While revealing the 21st-century challenges for energy system modelling, Pfenninger et al. divided the models into four categories: optimization models, simulation models, market models and qualitative and mixed-method scenarios [89]. According to their research, the four key challenges are the temporal and spatial resolution, the balance of transparency and uncertainty, recognizing the increasing complexity of energy systems and incorporating people’s behavior, associated social risks and opportunities. An integrated model to evaluate the possibility of energy efficiency in the industries were analyzed by Olanrewaju and Jimoh in [90]. Li et al. introduced the term STET for socio-technical energy transition, and analyzed the STET models and their operation for three sectors: energy supply, transportation, and buildings [91]. The recent optimization techniques for hybrid (PV-wind) renewable energy systems were reviewed by Sinha and Chandel in [92]. A typology of long-term energy system and power system tools were abstracted by Després et al. in [93]. Multi-energy systems models on city level were summarized by Van Beuzekom who concluded that none of them provide practical grid feasibility perspectives [94]. A methodical approach to identify the established modelling tools via literature reviews and policy papers were presented by Hall and Buckley in [95]. Tools for modelling EVs and their characteristics were reviewed by Mahmud and Town in [96].
The latest developments in energy system modelling and their detailed overview can be found in the research papers by Sola et. al. [97], by Ringkjøb et al. [98] and by Lopion et al. [99]. While the perspective of Sola et al. was to implement the recent co-simulation methods for city-scale energy system models, Ringkjøb et al. presented an elaborate review of 75 recent energy system modelling tools which consider renewables as main generating resources. Lopion et al. [99] reviewed 24 national-level energy models which included all the energy sectors. A list of open energy modelling tools can also be found in [100], where a list of energy models published under open-source licenses are frequently added and updated by the Open Energy Modelling (Openmod) community.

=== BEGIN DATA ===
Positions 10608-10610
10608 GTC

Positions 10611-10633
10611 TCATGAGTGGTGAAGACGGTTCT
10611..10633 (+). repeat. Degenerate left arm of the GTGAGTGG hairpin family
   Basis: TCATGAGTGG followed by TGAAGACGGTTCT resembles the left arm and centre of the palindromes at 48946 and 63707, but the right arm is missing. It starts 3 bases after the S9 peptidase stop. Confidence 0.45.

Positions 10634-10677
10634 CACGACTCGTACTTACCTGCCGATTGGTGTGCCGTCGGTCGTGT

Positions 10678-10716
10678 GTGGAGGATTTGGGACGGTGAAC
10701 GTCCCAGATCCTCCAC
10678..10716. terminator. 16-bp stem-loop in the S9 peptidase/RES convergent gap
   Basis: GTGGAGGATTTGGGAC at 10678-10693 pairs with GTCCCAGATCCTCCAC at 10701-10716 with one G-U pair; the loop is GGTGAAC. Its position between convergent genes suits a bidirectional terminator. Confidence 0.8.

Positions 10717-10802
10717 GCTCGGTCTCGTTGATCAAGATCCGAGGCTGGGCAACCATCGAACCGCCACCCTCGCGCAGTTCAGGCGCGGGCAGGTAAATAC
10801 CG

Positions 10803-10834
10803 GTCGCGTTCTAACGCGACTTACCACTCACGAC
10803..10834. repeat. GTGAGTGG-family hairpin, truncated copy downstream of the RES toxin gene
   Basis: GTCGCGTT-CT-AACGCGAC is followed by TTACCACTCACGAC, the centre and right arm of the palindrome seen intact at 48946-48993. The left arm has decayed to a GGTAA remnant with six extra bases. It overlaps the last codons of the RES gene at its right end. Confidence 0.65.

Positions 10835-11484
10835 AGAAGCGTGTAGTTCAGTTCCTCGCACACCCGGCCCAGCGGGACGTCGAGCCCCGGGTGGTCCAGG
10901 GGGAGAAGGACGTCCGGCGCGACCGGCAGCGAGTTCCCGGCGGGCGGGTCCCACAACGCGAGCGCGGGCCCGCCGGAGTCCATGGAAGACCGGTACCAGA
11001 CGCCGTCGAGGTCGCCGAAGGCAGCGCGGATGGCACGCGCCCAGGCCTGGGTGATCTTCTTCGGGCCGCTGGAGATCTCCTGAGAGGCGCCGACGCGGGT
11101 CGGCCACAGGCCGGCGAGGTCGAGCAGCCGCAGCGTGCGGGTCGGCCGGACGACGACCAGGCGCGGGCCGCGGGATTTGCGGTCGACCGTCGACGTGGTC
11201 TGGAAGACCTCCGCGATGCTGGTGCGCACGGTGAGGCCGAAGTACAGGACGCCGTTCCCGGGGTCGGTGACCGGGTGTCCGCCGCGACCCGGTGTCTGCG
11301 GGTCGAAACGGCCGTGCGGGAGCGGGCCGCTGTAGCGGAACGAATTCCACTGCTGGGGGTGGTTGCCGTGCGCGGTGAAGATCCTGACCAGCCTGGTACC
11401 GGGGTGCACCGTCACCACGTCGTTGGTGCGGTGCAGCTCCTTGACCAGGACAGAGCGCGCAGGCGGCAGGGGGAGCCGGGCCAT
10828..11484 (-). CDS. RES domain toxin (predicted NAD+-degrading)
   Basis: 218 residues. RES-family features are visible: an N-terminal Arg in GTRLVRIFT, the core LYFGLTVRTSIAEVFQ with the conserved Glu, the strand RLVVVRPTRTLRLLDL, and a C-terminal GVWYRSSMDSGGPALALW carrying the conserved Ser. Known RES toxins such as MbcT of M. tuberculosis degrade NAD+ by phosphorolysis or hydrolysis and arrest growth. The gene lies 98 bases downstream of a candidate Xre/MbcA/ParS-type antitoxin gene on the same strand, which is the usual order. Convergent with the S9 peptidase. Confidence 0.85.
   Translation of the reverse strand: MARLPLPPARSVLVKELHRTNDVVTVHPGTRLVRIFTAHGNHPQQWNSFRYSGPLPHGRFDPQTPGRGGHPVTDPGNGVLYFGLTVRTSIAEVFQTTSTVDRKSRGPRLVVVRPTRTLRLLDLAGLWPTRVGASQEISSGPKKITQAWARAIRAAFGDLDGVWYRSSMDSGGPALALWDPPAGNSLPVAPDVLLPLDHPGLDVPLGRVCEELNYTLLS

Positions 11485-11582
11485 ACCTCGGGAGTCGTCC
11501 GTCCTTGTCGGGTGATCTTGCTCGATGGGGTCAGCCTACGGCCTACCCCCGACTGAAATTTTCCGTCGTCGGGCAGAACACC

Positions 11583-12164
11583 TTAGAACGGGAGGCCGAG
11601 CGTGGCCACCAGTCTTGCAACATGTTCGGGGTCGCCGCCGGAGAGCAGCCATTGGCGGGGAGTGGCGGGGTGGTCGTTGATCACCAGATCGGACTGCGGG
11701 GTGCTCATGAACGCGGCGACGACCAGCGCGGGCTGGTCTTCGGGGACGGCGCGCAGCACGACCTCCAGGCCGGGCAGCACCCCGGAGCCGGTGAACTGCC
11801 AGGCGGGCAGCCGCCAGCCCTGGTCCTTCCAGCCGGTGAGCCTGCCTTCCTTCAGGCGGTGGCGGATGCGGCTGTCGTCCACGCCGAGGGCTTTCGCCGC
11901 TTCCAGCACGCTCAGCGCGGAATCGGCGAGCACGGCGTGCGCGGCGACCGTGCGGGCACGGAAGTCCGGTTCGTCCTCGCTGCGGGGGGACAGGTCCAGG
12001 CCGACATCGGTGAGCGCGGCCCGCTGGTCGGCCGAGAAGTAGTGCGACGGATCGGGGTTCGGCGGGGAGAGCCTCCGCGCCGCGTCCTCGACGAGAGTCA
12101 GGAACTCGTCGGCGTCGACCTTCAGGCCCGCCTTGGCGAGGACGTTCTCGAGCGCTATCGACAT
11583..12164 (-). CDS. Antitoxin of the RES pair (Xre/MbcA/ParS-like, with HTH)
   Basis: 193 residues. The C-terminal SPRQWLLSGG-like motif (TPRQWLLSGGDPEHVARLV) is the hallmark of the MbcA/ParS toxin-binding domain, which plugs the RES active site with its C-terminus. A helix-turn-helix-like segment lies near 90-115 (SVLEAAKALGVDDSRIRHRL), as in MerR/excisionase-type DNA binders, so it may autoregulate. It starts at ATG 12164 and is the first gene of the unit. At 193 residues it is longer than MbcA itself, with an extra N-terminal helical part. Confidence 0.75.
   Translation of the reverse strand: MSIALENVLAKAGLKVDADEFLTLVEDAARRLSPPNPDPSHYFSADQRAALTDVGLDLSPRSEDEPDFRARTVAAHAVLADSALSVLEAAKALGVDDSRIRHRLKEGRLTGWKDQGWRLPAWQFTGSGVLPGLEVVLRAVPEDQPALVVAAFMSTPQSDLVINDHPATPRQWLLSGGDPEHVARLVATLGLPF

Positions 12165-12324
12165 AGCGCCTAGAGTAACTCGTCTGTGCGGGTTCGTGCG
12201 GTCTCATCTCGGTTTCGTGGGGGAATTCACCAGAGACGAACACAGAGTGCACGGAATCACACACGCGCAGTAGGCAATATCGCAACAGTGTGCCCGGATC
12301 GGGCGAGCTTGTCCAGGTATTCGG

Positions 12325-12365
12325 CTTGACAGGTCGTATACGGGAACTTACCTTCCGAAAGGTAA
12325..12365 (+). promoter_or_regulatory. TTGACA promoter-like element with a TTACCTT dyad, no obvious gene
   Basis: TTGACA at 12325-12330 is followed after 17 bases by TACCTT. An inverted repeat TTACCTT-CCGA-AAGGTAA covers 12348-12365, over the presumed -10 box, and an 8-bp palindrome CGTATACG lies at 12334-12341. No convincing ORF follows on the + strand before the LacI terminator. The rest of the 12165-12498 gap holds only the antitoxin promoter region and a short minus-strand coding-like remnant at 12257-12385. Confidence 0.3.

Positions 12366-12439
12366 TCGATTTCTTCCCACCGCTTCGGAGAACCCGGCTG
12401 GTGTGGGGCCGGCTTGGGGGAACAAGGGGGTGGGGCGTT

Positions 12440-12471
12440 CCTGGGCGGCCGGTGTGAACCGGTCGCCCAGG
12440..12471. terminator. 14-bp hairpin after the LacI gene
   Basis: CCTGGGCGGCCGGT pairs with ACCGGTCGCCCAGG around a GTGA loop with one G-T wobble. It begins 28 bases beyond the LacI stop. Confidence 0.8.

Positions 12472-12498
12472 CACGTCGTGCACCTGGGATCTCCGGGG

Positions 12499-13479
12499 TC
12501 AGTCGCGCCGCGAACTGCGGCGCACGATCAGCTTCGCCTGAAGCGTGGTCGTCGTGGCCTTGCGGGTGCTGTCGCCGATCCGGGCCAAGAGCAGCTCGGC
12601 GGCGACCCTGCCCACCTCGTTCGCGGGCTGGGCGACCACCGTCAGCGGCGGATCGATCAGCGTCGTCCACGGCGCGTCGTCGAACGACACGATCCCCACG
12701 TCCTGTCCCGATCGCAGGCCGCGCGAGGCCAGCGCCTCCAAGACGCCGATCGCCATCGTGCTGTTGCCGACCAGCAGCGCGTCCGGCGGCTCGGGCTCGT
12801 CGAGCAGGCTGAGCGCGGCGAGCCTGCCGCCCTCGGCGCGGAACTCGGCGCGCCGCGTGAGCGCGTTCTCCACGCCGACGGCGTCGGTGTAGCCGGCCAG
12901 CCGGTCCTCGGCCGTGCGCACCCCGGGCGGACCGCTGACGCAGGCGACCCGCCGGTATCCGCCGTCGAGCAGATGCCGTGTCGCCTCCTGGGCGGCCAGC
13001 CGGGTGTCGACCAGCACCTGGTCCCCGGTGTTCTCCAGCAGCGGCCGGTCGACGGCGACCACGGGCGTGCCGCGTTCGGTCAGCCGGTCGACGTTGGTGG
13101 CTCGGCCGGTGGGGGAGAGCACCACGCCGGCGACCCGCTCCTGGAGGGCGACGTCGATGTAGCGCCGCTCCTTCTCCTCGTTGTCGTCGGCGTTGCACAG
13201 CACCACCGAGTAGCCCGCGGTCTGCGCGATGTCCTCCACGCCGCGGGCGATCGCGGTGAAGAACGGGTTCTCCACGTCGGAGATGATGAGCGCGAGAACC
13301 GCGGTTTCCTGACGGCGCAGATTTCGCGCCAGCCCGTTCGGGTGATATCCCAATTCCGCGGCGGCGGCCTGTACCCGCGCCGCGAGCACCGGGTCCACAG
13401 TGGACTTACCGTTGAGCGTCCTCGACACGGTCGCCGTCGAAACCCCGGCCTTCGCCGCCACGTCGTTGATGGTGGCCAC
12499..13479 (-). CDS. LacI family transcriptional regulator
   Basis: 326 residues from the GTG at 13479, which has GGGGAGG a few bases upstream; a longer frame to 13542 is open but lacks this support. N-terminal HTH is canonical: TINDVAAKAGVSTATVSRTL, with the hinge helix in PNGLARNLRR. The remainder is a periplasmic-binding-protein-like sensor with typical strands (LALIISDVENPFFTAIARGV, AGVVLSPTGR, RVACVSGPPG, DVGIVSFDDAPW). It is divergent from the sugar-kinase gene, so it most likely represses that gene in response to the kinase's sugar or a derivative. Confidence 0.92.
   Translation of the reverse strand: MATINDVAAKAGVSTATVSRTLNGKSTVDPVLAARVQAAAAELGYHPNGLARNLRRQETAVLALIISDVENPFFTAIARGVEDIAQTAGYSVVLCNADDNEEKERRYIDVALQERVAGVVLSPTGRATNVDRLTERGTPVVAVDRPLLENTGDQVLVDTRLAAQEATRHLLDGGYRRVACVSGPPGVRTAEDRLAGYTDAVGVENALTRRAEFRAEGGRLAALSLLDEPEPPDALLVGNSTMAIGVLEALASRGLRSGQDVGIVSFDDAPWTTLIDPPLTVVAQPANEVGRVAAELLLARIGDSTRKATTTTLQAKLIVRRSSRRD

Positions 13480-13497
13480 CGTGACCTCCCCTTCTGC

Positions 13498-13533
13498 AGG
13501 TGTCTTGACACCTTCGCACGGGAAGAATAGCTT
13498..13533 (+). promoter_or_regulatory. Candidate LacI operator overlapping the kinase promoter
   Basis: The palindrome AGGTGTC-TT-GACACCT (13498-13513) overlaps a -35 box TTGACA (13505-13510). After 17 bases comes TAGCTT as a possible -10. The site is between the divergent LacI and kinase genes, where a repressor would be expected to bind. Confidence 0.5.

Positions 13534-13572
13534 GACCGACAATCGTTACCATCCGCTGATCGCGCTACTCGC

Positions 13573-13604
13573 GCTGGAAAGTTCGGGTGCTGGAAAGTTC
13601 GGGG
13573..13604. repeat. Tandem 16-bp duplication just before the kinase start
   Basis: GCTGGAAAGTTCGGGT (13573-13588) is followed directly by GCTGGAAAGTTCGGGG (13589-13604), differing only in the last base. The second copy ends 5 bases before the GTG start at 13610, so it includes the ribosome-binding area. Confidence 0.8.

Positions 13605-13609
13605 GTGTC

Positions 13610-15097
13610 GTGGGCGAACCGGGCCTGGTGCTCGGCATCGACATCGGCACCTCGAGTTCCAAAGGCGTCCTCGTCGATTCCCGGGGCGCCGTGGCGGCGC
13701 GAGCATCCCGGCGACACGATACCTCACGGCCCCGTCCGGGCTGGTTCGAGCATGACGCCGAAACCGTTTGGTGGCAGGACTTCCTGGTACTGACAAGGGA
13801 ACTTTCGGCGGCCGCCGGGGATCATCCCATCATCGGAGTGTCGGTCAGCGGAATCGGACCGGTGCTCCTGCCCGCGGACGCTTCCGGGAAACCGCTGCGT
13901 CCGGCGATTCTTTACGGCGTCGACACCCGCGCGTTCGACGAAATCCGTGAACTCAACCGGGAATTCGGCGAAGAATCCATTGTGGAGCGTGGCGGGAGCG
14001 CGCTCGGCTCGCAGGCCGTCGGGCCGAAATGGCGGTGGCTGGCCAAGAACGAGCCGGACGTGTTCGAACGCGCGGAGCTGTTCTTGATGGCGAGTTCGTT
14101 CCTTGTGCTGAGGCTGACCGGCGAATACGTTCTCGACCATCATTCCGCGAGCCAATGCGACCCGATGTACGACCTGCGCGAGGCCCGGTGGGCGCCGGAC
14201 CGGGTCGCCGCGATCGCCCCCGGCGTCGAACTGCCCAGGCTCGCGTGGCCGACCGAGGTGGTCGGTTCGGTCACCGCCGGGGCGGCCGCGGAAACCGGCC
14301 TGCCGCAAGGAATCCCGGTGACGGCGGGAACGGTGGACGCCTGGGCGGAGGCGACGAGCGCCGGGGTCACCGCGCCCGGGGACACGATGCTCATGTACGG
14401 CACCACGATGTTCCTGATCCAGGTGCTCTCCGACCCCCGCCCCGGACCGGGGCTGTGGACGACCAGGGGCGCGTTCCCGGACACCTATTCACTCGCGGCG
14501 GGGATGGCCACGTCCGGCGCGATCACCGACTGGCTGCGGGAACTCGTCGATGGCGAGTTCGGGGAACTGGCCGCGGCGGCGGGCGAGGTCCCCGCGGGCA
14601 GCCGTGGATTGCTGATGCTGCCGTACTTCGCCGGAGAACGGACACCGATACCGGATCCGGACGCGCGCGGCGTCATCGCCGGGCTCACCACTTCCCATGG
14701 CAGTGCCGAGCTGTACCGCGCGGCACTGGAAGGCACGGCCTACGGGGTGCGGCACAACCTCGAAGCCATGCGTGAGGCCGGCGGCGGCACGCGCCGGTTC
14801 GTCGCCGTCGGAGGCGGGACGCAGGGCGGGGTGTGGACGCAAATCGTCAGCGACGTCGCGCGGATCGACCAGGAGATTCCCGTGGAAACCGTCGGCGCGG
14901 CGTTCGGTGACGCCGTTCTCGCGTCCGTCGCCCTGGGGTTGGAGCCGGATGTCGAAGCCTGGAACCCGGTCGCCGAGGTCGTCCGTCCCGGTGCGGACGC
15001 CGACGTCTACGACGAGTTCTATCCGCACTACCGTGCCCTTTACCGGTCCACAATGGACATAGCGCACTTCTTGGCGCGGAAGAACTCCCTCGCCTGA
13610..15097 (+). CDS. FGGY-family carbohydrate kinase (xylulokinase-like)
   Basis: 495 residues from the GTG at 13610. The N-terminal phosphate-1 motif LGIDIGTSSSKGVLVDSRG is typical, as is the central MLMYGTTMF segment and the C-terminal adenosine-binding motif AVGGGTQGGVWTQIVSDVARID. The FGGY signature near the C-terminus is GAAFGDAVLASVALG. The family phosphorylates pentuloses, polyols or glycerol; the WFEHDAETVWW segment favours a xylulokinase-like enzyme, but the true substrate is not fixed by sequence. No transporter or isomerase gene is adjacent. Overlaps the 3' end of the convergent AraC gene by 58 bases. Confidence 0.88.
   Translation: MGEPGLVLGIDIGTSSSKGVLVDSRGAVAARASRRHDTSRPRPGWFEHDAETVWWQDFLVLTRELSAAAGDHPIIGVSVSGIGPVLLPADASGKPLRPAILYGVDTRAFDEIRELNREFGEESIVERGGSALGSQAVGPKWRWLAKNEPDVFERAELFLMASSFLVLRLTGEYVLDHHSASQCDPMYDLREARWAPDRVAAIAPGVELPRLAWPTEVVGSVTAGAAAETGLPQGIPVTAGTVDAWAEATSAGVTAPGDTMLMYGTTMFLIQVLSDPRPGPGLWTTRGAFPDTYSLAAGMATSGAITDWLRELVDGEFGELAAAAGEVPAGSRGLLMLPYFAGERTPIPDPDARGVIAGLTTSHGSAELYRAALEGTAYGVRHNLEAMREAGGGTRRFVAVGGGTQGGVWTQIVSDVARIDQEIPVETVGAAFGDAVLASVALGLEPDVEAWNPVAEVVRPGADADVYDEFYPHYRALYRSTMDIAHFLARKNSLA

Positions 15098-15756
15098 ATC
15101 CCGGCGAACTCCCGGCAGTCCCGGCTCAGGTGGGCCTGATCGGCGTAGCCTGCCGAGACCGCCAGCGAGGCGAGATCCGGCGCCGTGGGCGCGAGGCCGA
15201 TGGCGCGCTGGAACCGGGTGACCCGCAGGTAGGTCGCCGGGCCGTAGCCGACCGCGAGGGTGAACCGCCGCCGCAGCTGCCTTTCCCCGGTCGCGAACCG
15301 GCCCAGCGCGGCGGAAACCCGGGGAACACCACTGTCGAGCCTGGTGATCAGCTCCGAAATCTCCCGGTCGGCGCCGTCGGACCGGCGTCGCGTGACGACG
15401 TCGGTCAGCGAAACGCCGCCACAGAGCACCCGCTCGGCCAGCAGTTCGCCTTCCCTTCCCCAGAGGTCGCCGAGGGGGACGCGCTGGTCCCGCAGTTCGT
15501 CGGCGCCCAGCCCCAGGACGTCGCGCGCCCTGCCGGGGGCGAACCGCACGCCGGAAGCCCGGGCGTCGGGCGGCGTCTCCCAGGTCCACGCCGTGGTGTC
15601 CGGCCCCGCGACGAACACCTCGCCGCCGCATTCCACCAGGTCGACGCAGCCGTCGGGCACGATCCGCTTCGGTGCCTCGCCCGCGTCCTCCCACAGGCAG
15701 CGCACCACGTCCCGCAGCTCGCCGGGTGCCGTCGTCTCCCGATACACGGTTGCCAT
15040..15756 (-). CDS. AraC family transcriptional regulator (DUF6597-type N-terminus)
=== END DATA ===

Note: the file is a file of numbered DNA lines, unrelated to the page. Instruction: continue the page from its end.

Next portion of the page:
5. Appropriate Tool Selection

The ‘Openmod Philosophy’ is termed after the ideology of the Open Energy Modelling (Openmod) community, which demonstrates the idea of promoting open energy modelling, in which the source code is available freely for studies, modification, and improvement by the users. The ‘Openmod Philosophy’ is mainly aimed at increasing the transparency, reliability, reproducibility, and networking among the modelers and the users. It also avoids repetitive work and enhances education and public engagement. The energy modelling process according to the Openmod community can be illustrated as in Figure 6, which has been adapted from [101,102]. Details about the Openmod community can be found in [103]. The energy system transition towards carbon neutrality needs to perceive the idea of ‘Openmod Philosophy’ in energy system models now more than ever. The models need to be transparent, and openly accessible, to align with the policy relevance. The major steps to consider in the ‘Openmod Philosophy’ has been addressed by the Openmod community (Pfenninger et al.) in their research paper [102], where the authors discussed the strategies regarding code, data, intellectual property, license, modelling languages, supports, and community building.